Some are trying to allege that the Republicans are being hypocritical for defending the filibuster now that they are in the minority. That’s frankly dishonest. It’s one thing for the side that lost (the Republicans) to play by the rules they were unable to change. It’s quite another for the side that won (the Democrats) to change the rules they previously insisted upon, because those rules have since become inconvenient to them.
Krauthammer’s latest must be read in its entirety. Just to get you started:
Every Arab-Israeli negotiation contains a fundamental asymmetry: Israel gives up land, which is tangible; the Arabs make promises, which are ephemeral. The long-standing American solution has been to nonetheless urge Israel to take risks for peace while America balances things by giving assurances of U.S. support for Israel’s security and diplomatic needs.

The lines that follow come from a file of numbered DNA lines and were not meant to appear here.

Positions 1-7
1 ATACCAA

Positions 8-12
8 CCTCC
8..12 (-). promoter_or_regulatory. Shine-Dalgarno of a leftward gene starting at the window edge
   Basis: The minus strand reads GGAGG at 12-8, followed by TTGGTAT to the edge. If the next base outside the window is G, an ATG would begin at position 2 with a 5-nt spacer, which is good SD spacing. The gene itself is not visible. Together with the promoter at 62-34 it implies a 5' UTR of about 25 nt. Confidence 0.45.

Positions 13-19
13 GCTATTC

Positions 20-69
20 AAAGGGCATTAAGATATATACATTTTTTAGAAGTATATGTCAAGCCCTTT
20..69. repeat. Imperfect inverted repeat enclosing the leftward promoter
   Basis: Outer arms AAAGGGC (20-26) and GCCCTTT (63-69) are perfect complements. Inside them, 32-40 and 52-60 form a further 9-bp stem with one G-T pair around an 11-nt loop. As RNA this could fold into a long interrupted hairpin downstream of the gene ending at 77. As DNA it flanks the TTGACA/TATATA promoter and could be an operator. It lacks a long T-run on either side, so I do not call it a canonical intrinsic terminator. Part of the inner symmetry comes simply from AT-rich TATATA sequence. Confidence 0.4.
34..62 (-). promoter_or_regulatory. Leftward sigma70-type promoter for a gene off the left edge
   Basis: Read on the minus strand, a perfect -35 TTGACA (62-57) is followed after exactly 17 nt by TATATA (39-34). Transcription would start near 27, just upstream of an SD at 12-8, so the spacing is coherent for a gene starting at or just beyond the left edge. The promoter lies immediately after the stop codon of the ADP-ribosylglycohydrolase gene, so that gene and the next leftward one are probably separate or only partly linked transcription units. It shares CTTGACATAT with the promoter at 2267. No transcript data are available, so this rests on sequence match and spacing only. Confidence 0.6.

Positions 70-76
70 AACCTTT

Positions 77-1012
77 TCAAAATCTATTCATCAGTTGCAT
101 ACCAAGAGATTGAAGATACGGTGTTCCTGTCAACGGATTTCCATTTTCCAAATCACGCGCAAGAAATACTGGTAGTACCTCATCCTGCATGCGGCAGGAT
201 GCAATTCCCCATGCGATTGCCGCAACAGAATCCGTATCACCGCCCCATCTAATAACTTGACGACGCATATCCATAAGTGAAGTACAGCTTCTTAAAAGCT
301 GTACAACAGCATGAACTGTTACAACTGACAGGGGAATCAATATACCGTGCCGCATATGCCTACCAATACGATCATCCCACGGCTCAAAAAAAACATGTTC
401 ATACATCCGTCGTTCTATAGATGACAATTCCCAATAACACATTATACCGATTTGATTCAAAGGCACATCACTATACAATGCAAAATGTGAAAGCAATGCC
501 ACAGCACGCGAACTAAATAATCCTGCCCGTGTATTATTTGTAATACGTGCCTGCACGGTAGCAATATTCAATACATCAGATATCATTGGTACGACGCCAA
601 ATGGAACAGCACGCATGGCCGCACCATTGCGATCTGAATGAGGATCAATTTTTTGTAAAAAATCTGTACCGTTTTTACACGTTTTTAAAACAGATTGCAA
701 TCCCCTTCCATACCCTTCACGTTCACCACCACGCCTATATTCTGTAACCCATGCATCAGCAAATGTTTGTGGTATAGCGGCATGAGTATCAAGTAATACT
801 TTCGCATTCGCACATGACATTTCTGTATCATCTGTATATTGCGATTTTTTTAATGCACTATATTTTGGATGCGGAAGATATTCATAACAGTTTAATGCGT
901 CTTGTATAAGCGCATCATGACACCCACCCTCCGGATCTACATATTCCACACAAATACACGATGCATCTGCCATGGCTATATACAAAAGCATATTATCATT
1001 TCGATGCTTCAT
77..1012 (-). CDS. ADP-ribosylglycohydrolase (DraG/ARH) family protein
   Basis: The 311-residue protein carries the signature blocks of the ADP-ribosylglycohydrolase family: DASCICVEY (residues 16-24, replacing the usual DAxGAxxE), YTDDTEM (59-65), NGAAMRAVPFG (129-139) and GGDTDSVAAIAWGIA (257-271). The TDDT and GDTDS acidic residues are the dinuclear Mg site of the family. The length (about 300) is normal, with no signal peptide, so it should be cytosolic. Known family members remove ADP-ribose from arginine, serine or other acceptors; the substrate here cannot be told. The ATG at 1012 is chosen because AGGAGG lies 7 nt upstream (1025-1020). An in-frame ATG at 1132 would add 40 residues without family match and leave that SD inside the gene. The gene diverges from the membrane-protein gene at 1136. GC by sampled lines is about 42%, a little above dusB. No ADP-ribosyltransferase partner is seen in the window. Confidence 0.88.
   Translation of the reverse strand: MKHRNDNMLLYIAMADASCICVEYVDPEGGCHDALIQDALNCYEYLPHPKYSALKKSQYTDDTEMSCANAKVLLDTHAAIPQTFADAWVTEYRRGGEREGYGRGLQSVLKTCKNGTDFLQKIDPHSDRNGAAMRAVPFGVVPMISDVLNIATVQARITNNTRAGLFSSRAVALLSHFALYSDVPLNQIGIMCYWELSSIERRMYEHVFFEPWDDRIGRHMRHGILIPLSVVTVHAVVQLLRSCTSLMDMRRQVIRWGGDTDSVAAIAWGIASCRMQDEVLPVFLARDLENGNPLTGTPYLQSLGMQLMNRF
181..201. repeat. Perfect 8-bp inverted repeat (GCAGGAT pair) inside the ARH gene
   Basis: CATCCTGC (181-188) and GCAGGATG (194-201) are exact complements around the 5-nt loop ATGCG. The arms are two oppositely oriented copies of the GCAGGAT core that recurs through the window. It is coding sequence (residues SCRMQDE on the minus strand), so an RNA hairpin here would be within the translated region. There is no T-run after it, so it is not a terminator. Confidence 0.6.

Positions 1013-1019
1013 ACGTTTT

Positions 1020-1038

Unfortunately, President Obama is now repudiating all those past assurances.
Interesting how demagoguery and hypocrisy tend to go hand-in-hand:
The new chairwoman of the Democratic National Committee was criticizing Republicans who opposed President Obama’s bailout of the American automakers union, oh, no, make that American automakers.
“If it were up to the candidates for president on the Republican side,” said Rep. Debbie Wasserman Schultz of Florida, “we would be driving foreign cars. They would have let the auto industry in America go down the tubes.”
So Michael O’Brien of The Hill newspaper went and checked what kind of automobile loyal-American-car-supporter Debbie Wasserman Schultz owns.
Yup, you guessed it — Japanese.
Another reason not to trust the government (any government): The Economist (subscription required) reports on a new study that finds that even well-meaning justice systems can be quite arbitrary: